Brussels to put the spotlight on German current account surplus

 
Julian Harris
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THE EUROPEAN Union is launching an inquiry into the size of Germany’s current account surplus, following claims that the country’s strong exports may be causing imbalances across the continent.

Germany could potentially face a fine of 0.1 per cent of GDP – around €2.5bn (£2.1bn) – if the study finds that the surplus is excessive, and if the Eurozone state then ignores any recommendations made.

Yet European Commission president Jose Manuel Barroso was keen to play down such an outcome.

“A high surplus does not necessarily mean that there is an imbalance,” he said. “[But] we do need to examine this further and understand whether a high surplus in Germany is something affecting the functioning of the European economy as a whole.”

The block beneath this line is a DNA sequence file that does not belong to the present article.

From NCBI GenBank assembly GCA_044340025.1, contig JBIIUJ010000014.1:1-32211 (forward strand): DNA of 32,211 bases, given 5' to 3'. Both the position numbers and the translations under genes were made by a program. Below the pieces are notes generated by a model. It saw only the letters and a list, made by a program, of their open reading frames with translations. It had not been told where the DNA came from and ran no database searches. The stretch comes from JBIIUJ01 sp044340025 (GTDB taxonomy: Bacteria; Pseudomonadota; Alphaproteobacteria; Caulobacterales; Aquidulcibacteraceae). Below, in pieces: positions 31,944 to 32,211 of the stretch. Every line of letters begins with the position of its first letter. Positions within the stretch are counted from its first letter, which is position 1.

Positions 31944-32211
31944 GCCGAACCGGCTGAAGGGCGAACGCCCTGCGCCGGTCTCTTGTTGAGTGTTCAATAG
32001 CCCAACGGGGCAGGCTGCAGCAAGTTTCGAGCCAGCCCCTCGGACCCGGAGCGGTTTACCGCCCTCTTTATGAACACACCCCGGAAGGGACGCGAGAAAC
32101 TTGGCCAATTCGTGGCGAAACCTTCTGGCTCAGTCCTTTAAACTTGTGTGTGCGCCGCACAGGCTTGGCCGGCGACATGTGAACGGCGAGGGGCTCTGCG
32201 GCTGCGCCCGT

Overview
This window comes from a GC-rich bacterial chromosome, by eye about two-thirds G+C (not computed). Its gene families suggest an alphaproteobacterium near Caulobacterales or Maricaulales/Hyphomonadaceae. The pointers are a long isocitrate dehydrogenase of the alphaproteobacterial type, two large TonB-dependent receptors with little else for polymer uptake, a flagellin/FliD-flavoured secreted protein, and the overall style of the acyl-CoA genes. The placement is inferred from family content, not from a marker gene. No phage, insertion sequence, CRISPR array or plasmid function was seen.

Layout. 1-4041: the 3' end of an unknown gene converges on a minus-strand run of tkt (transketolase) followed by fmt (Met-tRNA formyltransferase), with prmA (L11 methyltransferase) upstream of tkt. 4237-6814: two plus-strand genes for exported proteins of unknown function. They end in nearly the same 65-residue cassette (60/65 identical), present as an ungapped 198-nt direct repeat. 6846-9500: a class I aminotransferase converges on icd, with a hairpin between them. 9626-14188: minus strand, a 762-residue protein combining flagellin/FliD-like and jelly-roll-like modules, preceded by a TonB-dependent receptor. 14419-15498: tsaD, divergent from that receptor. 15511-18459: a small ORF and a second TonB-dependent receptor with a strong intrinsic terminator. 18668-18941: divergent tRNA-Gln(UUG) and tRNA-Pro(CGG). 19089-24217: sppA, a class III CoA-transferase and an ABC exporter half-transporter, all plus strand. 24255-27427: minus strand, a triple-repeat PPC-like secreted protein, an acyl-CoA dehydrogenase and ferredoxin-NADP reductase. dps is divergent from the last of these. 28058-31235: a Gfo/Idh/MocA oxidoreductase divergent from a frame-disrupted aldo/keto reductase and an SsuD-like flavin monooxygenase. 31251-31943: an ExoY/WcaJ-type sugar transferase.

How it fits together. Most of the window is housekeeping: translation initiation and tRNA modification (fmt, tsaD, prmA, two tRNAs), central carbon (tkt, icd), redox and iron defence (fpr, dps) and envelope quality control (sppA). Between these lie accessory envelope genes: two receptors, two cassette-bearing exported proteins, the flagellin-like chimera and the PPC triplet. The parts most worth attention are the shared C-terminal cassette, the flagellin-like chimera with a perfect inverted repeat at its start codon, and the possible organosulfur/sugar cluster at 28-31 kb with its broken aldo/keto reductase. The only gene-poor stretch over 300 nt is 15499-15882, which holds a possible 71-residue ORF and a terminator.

Germany has had a current account surplus in excess of six per cent of its GDP since 2007.

A weak euro can stoke Germany’s exports, but yesterday ECB official Peter Praet said in the Wall Street Journal that the prospect of negative deposit rates or even asset purchases could not be ruled out.